Clinical and Experimental Approaches to Understanding Repression

  • Chris R. Brewin
  • Arthur P. Shimamura
Part of the NATO ASI Series book series (NSSA, volume 291)


Clinicians working with survivors of traumatic experiences have frequently noted the existence of psychogenic amnesia and the recovery of additional memories during clinical sessions, although amnesia for significant parts of a traumatic event is probably only found in a minority of cases. Recently, surveys of women in therapy for the effects of childhood sexual abuse and other problems have found that a substantial proportion, varying from around 20–60%, report periods of forgetting some or all of the abuse (e.g., Briere & Conte, 1993; Elliott & Briere, 1995; Herman & Schatzow, 1987; Loftus, Polonsky, & Fullilove, 1994; van der Kolk & Fisler, 1995). Follow-up studies of children with documented abuse also find that abuse is sometimes not reported when the children are re-interviewed some years later, both under conditions in which they are explicitly asked about these events (Bagley, 1995) and in which they are not (Williams, 1994). A national survey of the experiences of American psychologists (Feldman-Summers & Pope, 1994) also found reported periods of forgetting in 40% of those reporting abuse.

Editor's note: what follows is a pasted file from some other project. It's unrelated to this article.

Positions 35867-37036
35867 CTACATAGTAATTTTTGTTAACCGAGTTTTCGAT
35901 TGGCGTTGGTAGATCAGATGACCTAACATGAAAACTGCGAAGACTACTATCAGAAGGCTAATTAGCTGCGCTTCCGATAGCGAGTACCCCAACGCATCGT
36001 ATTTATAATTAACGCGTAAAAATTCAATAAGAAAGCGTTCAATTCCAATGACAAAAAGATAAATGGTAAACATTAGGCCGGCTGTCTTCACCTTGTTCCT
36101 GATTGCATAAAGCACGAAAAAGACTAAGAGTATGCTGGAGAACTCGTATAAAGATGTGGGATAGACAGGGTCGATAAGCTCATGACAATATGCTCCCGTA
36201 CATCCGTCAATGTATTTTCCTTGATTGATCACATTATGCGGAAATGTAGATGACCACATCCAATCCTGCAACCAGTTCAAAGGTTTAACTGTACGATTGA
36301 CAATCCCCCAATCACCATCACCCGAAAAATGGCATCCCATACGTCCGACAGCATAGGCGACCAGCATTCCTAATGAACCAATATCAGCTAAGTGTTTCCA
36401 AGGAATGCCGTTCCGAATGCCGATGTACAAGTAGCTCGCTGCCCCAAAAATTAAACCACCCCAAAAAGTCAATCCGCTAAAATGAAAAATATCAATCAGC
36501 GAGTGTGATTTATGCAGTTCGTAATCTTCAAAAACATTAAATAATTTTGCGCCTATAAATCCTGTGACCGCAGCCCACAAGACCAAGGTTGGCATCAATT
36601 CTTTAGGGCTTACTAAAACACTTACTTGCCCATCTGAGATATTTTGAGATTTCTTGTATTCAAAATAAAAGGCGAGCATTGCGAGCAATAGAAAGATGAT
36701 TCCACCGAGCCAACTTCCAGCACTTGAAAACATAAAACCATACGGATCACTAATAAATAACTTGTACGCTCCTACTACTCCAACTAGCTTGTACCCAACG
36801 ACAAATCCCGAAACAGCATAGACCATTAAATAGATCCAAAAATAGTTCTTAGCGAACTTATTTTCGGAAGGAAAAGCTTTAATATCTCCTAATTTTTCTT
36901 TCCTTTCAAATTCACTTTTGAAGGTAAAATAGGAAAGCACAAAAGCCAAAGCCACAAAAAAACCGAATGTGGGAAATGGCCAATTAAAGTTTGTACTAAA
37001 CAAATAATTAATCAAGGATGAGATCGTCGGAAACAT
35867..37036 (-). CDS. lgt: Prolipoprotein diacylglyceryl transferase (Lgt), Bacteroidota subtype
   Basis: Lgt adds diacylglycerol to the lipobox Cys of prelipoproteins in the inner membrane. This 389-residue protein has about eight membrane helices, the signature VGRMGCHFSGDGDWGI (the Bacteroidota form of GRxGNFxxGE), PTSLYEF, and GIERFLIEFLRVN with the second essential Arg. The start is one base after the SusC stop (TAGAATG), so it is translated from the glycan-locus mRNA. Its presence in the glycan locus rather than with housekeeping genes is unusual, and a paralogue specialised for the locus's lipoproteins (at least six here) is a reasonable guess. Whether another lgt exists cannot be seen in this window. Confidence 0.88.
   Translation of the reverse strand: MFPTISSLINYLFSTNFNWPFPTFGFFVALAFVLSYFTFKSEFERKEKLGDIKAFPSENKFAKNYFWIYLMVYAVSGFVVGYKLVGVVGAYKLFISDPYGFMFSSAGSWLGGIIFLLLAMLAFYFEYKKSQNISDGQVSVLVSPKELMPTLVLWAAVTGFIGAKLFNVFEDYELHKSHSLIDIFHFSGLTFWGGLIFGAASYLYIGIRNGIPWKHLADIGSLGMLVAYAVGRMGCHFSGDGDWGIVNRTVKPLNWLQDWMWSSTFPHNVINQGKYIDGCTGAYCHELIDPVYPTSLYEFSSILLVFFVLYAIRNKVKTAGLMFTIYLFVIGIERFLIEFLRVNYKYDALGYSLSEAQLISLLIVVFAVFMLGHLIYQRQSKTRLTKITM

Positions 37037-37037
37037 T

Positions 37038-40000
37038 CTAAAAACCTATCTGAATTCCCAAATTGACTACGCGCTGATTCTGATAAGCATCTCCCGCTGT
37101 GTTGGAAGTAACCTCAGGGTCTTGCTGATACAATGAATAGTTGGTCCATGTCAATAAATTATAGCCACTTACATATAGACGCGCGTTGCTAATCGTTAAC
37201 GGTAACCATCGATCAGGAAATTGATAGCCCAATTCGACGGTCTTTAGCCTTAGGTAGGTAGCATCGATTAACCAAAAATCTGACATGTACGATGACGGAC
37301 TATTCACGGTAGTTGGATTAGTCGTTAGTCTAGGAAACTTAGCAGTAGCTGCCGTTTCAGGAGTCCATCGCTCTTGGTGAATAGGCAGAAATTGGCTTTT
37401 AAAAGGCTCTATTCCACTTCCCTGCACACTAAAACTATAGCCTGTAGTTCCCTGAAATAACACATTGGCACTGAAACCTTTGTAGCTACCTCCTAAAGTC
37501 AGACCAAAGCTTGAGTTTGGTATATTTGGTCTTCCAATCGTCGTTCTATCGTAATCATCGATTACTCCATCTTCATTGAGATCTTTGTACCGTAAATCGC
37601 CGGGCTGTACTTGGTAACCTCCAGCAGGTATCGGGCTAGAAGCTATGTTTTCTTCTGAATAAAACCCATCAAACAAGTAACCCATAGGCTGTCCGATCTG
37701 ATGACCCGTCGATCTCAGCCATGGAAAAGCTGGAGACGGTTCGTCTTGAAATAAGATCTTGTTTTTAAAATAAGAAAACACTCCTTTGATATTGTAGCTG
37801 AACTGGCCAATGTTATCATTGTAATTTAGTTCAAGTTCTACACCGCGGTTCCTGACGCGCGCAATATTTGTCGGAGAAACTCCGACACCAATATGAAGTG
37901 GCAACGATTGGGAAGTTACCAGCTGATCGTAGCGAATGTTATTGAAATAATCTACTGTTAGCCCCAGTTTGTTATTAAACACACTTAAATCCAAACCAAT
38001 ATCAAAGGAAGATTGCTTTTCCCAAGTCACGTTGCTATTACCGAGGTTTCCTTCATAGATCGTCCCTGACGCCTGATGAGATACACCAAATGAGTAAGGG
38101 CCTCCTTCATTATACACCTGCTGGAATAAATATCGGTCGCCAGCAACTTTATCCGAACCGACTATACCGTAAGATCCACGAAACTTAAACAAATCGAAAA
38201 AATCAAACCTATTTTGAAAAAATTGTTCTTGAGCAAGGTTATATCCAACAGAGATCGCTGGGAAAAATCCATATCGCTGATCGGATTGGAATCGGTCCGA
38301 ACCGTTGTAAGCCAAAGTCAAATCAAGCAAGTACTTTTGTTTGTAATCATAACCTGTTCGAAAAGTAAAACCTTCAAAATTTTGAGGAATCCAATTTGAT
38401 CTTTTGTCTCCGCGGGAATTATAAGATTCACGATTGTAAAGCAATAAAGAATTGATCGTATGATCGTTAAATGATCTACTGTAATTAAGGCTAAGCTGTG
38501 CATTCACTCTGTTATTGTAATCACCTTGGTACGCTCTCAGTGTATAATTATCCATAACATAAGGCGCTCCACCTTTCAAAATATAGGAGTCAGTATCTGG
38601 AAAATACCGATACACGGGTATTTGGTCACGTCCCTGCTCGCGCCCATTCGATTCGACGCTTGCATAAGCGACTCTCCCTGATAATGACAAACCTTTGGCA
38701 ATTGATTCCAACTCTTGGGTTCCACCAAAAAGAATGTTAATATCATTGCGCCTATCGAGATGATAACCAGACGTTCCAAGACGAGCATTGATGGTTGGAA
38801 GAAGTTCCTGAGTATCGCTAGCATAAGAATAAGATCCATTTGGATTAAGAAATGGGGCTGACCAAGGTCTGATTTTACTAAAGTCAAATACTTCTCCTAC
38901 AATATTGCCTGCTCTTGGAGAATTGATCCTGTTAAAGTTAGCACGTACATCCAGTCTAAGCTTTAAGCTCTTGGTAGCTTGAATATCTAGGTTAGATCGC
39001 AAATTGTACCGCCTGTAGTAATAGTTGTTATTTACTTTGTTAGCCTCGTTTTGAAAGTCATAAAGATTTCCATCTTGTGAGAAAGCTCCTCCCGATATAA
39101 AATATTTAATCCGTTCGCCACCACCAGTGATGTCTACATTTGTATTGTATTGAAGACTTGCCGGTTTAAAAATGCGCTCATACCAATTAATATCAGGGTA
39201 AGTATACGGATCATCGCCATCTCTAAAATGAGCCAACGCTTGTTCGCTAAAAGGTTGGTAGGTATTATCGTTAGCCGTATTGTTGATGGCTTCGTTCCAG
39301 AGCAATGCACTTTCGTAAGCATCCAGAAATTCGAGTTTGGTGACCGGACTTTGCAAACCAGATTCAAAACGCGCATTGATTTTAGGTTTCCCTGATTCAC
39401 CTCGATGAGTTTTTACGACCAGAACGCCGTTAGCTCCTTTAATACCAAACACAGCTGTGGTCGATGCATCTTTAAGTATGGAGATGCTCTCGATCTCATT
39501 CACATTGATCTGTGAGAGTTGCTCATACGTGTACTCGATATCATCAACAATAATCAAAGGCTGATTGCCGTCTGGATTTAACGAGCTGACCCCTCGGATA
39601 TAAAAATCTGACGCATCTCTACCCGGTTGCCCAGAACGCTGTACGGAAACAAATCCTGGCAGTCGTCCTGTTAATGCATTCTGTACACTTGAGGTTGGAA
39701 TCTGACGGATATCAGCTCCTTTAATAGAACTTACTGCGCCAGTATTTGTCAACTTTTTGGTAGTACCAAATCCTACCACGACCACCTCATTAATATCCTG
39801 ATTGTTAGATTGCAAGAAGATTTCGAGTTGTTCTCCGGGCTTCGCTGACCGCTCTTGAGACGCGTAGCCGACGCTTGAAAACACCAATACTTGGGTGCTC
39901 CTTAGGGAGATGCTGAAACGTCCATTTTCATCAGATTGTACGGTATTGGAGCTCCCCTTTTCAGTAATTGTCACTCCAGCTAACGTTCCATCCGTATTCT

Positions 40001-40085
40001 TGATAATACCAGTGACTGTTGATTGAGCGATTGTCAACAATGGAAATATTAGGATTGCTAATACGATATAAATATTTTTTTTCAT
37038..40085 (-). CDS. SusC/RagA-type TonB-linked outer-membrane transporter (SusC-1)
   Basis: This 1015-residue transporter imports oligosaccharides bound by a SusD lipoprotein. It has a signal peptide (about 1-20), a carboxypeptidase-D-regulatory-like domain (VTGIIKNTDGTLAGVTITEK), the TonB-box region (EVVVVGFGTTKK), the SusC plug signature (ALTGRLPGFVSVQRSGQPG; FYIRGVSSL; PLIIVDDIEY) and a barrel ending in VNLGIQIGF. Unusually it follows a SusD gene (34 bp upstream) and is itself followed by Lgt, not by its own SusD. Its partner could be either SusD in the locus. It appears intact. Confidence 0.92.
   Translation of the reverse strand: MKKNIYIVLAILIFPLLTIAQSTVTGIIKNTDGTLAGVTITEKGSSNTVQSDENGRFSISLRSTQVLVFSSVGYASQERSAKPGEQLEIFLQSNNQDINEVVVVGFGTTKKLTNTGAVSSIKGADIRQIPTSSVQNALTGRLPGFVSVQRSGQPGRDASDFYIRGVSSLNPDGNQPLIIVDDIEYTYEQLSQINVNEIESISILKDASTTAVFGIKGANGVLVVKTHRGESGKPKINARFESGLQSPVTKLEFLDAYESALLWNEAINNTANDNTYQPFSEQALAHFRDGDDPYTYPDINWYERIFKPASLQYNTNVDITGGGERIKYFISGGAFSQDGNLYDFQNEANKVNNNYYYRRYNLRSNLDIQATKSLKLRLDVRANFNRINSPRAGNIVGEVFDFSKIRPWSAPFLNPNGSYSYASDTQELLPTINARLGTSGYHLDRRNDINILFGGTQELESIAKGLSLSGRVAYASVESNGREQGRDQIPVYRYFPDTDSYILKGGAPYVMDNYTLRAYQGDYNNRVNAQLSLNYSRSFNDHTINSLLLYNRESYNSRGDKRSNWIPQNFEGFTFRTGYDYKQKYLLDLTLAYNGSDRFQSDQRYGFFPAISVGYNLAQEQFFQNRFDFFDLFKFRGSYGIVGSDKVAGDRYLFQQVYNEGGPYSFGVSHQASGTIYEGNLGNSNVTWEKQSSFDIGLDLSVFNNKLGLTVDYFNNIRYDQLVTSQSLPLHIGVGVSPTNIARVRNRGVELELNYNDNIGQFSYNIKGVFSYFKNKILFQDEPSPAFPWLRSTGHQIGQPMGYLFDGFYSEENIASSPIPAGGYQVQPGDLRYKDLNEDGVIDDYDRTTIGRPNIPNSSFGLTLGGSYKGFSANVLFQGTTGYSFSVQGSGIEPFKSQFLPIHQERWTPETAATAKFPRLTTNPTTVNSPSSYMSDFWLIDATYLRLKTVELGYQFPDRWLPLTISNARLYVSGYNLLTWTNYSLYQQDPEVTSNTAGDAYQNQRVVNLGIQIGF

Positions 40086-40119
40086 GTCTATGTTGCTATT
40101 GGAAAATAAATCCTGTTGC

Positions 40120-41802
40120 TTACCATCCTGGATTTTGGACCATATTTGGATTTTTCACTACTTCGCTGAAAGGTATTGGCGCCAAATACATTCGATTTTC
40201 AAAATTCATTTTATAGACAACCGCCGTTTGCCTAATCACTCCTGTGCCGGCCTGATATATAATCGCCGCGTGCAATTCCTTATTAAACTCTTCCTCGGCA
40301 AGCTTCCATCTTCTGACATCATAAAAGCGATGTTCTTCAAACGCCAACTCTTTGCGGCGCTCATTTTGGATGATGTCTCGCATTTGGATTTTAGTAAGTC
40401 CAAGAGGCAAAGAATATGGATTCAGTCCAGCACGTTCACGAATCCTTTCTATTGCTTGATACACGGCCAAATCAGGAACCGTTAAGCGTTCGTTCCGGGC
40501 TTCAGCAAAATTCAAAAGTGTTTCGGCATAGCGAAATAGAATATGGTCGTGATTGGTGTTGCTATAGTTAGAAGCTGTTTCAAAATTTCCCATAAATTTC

Sexual Abuse Child Sexual Abuse Negative Priming False Memory Autobiographical Memory 
These keywords were added by machine and not by the authors. This process is experimental and the keywords may be updated as the learning algorithm improves.


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Copyright information

© Springer Science+Business Media New York 1997

Authors and Affiliations

  • Chris R. Brewin
    • 1
  • Arthur P. Shimamura
    • 2
  1. 1.Royal HollowayUniversity of LondonEgham, SurreyUK
  2. 2.University of CaliforniaBerkeleyUSA

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